The Ministry of Finance on Thursday said that 20% TCS (tax collection at source) applicable on remittances covered under the Liberalised Remittance Scheme (LRS) is not high.
"If the TCS is of a person who is not a taxpayer, then the 20% rate on such presumed income is not high," the ministry says in a tweet, adding that the tax rate slab of 20% starts in the new regime for income over ₹12 lakh.
This comes after the government amended the Foreign Exchange Management (Current Account Transactions) Rules, 2000 by omitting Rule 7, which exempted international credit cards from LRS for payments made towards meeting expenses on a foreign trip.
Following the amendment, credit card transactions on overseas tours will attract 20% TCS from July 1.
Instances have come to notice where the LRS payments are disproportionately high when compared to the disclosed incomes, the ministry says.
The primary impact of this move will only be on investments made in assets such as real estate, bonds, and stocks outside India by high net-worth individuals (HNI) and tour packages or gifts to non-residents, it says in its clarification.
Credit cards on par with debit cards
The finance ministry points out that payments via debit cards used to fall under the LRS even earlier. "Due to the exemption under Rule 7, expenditures through credit cards were not accounted for under the specified LRS limit, which has led to some individuals exceeding the LRS limit," it says.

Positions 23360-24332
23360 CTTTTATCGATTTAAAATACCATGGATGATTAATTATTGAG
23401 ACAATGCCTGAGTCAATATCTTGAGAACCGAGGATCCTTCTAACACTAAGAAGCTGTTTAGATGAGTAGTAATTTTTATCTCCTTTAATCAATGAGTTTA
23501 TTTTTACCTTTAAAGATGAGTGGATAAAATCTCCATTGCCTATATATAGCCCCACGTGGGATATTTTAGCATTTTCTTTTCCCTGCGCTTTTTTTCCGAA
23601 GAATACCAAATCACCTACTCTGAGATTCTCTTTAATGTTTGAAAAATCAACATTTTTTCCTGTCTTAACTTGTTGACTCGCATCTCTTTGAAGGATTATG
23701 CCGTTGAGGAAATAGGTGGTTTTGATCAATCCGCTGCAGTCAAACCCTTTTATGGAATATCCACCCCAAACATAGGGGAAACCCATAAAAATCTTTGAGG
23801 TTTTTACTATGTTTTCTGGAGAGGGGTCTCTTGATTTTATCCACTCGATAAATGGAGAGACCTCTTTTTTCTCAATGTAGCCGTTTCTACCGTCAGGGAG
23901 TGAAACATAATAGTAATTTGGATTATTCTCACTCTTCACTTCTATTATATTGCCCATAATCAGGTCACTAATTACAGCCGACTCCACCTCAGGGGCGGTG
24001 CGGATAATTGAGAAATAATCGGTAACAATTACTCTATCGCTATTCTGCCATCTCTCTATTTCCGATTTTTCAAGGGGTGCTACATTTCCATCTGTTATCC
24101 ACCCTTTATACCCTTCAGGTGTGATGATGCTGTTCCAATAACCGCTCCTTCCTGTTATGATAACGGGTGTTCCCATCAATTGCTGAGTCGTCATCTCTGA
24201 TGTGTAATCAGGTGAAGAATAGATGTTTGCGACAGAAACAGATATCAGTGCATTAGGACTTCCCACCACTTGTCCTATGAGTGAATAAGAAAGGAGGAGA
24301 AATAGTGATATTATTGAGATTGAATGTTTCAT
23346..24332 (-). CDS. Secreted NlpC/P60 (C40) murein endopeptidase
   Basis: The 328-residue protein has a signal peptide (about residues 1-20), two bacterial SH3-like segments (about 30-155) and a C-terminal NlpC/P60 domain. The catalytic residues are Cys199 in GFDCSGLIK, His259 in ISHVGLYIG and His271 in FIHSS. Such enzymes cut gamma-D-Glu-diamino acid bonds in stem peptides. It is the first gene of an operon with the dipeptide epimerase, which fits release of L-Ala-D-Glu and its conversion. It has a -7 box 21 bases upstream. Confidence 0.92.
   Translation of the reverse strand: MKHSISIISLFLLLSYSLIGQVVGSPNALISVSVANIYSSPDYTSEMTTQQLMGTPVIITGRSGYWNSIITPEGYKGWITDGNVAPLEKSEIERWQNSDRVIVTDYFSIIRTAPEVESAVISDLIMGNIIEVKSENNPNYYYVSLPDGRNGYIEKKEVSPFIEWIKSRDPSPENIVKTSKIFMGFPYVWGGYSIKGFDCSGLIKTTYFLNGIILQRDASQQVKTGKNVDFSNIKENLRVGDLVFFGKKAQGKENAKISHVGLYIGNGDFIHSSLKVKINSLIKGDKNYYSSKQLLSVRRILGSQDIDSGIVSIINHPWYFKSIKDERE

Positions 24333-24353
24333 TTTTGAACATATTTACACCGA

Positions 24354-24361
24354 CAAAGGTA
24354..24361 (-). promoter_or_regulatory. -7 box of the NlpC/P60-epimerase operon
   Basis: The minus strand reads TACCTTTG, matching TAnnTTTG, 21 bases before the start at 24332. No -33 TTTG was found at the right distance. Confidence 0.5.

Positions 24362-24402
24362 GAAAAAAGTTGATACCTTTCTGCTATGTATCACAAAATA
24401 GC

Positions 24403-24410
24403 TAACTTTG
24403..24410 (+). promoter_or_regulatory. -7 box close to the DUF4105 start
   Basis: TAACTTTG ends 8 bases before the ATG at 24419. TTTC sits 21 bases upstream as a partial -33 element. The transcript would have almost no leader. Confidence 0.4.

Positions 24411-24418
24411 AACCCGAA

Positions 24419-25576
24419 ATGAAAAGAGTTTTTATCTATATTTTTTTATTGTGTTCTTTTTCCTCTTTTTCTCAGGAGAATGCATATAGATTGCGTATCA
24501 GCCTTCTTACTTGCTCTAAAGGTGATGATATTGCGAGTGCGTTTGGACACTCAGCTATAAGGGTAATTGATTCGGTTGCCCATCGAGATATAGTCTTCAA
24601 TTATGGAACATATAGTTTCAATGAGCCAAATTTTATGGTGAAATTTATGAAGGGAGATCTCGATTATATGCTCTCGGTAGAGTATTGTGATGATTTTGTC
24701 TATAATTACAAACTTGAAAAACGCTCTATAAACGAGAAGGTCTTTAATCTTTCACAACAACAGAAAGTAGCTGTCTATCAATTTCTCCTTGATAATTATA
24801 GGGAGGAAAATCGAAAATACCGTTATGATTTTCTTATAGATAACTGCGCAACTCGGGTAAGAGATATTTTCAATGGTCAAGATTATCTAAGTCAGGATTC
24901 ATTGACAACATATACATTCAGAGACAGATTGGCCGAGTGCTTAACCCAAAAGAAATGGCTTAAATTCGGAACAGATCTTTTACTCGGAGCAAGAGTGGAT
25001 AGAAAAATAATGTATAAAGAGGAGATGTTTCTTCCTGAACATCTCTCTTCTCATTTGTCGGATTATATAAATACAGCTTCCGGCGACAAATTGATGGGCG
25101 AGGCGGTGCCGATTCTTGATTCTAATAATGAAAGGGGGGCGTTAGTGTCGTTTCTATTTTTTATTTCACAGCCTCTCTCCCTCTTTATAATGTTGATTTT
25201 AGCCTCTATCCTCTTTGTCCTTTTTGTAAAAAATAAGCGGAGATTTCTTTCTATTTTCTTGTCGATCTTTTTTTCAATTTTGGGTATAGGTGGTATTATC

"The differential treatment between debit cards and credit cards needed to be removed in the interest of uniformity and equity in the treatment of modes of drawal of foreign exchange and for capturing total expenditure under LRS for prudent forex management and to prevent by-passing of LRS limit," it explains.
Data collected from top money remitters under the LRS reveals that international credit cards are being issued with limits in excess of the current LRS limit of $2,50,000, the ministry claims.
Indian residents are allowed to remit up to $250,000 (around ₹2.06 crore) per year without any prior approval from the Reserve Bank of India (RBI). This does not include remittances for Nepal and Bhutan.
In her Budget speech, Finance Minister Nirmala Sitharaman also said that payments for foreign tours through credit cards are not being captured under the LRS and they escape tax collection at source.
The RBI had written to the government on more than one occasion, pointing to the need to remove this differential treatment, the ministry says, adding that the LRS does not cover business visits of employees.
Russell Gaitonde, partner, Deloitte India, says the Indian government has made unequivocally clear that the LRS will also extend to forex transactions undertaken by an individual when he or she uses his international credit card for making forex payments.
"These forex payments will cover credit card transactions undertaken by the individual not only while travelling abroad, but also while being physically present in India and making forex purchases, such as online purchases," Gaitonde adds.